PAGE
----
New York private employers of all sizes are required to comply with the new law mandating employee consent of electronic monitoring
Employers need to update their onboarding procedure to comply with the new notice requirements
Employers should notify and collect signed acknowledgements from all employees that are subject to electronic monitoring, and post notices in the workplace
On November 8, 2021, New York Gov. Kathy Hochul signed into law A.430/S.2628 (the Act), amending the New York State Civil Rights Law to create a new section 52-c. The Act requires private employers in New York State to provide new employees written notice of any electronic monitoring that the employees will be or already are subjected to.
The Act applies to all private sector employers, regardless of their size, with a place of business in New York.
Employers must provide the notice to employees “upon hiring” and the notice must be in writing, either in an electronic record or other electronic form. Further, the notice must be acknowledged by the employee in writing or electronically. Additionally, employers must also post the notice in a readily available, conspicuous place, where it can be viewed by employees.
Pursuant to the Act, electronic monitoring includes the monitoring or interception of an employee’s telephone conversations, emails, or internet access or usage by any electronic device. However, the Act excludes electronic monitoring conducted solely for the purpose of computer system maintenance and/or protection.
The purported reason for the enactment of the Act is to increase transparency of what is and is not acceptable internet use by employees at work. Lawmakers further claim the Act will “help to avoid lawsuits and litigation regarding invasion of privacy” and “permit employees to make informed decisions about their internet use with full knowledge of the ramifications of their actions.”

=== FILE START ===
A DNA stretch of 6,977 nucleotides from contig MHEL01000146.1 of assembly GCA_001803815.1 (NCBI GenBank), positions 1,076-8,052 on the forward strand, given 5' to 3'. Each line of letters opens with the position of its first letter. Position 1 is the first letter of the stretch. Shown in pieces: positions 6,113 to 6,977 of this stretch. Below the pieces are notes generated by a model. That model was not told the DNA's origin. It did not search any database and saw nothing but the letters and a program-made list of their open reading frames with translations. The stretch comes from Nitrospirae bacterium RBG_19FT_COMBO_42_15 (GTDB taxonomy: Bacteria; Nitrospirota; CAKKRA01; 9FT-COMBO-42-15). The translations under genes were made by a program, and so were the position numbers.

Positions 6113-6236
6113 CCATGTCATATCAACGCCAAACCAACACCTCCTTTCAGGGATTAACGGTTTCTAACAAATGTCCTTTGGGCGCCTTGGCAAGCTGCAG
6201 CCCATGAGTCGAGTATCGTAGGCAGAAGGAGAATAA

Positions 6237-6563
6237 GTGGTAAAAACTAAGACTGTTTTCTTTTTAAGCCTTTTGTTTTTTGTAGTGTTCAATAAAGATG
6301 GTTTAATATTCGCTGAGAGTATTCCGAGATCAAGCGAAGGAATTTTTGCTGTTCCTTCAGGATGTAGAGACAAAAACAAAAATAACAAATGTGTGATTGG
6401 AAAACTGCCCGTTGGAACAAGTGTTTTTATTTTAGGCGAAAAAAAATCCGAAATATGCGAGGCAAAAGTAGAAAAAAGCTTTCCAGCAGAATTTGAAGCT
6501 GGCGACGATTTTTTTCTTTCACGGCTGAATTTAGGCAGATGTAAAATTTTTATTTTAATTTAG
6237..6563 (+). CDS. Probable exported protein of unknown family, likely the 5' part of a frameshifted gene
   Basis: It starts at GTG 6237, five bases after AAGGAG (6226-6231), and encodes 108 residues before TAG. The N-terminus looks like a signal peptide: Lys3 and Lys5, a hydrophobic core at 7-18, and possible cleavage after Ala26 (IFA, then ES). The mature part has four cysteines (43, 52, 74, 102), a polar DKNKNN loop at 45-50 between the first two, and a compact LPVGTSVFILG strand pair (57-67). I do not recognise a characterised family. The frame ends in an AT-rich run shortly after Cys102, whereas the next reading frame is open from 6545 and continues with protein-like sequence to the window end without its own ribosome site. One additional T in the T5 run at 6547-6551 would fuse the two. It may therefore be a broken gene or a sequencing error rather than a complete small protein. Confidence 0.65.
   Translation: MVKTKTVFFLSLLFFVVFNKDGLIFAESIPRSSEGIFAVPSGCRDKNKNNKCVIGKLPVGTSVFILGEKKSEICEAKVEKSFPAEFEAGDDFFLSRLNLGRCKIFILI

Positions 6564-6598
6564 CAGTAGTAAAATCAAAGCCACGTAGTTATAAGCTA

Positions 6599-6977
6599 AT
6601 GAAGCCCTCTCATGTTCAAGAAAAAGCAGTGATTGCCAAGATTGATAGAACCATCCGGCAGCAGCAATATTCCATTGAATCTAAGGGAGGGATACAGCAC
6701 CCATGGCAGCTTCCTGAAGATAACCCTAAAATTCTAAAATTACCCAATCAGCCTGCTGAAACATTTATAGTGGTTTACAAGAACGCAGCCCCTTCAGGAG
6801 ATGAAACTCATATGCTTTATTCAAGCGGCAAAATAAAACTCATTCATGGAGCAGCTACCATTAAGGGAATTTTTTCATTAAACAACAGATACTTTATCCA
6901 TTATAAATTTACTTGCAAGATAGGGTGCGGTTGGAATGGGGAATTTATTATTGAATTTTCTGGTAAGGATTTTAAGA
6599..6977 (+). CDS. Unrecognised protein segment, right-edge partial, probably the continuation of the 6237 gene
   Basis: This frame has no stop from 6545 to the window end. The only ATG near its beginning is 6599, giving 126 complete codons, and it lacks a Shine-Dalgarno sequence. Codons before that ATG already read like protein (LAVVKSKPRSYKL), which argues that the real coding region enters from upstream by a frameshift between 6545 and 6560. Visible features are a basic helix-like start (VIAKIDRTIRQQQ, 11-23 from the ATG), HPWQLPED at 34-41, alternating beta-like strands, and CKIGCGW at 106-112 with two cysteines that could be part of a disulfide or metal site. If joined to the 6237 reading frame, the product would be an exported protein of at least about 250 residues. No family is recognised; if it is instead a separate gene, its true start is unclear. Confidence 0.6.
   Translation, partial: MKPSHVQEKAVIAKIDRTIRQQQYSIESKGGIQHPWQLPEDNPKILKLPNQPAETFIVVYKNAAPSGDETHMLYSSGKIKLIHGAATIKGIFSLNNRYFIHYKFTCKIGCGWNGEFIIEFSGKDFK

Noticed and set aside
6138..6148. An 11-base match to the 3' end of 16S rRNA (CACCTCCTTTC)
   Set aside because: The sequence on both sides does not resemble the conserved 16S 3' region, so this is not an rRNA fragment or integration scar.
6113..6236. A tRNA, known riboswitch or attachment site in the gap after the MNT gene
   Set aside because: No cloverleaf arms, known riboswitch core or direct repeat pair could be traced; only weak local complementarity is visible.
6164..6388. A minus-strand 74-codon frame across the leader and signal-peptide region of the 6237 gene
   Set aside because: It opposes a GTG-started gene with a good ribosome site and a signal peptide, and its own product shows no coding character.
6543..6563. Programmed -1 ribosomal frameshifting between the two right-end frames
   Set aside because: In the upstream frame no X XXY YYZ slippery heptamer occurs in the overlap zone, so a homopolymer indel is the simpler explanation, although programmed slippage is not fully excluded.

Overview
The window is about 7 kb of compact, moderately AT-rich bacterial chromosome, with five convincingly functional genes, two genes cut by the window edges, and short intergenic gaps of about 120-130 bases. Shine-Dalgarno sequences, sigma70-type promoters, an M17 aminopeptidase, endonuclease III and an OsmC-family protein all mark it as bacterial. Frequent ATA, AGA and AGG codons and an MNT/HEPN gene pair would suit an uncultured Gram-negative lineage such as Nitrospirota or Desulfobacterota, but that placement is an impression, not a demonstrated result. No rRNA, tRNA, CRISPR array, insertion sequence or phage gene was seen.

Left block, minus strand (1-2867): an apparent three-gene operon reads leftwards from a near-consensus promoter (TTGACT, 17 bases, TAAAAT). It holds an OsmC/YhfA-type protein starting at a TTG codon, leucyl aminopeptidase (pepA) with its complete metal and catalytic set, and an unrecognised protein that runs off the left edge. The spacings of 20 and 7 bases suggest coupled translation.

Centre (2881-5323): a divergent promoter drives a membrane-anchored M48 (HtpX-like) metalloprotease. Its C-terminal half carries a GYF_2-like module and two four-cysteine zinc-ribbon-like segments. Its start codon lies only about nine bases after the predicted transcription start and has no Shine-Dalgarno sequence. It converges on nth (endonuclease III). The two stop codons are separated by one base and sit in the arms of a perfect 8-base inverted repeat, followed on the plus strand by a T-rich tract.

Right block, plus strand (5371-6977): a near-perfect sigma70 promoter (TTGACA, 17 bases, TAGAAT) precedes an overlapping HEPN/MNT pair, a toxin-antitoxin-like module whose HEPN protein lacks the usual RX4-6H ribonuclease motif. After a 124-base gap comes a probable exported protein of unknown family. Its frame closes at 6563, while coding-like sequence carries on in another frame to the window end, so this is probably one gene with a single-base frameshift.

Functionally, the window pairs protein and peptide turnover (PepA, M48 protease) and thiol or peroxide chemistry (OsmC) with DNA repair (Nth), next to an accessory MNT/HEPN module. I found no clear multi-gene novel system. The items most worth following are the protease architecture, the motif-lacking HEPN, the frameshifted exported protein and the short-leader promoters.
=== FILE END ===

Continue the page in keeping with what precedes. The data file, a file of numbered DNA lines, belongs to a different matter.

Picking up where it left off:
The Act authorizes the New York Attorney General to enforce the Act, with maximum fines for violations of up to $500 for a first offense, $1,000 for a second offense, and $3,000 for a third and each subsequent offense. A private right of action for employees does not exist under the law.
The Act is not the first of its kind. Under federal law the Electronic Communication Privacy Act of 1986 (ECPA) prohibits the intentional intercepting of oral, wire, and electronic communications. However, there are exceptions to the ECPA, including but not limited to a business purpose exception and a consent exception. Additionally, Delaware and Connecticut already enacted similar laws requiring employers to provide employees with notice of electronic monitoring.
The Act should also be viewed in conjunction with already existing law in New York that prohibits or limits video and audio surveillance. For example, the intentional overhearing or recording of a conversation or discussion is prohibited, without the consent of at least one party that is present. Additionally, video surveillance in restrooms and locker rooms is prohibited. Notably, these are not civil laws, and are found in the penal code, constituting criminal offenses. Employers engaging in any type of employee surveillance, including audio, video, or electronic, should be familiar with these laws to ensure compliance.
While the Act is not effective until 180 days after it became law (i.e. May 7, 2022), employers should evaluate current electronic monitoring protocols and enact new or amend current policies to ensure compliance. By way of example only, even employers with current electronic monitoring policies are well advised to add a provision memorializing that the intent of the policy is to comply with New York State Civil Rights Law § 52-c. Employers will also want to modify onboarding and recordkeeping processes to ensure compliance. Specifically, employers may want to maintain the acknowledgement forms in employee personnel files, and may even want to maintain a separate standalone binder with all signed acknowledgments so that they are all in one place.
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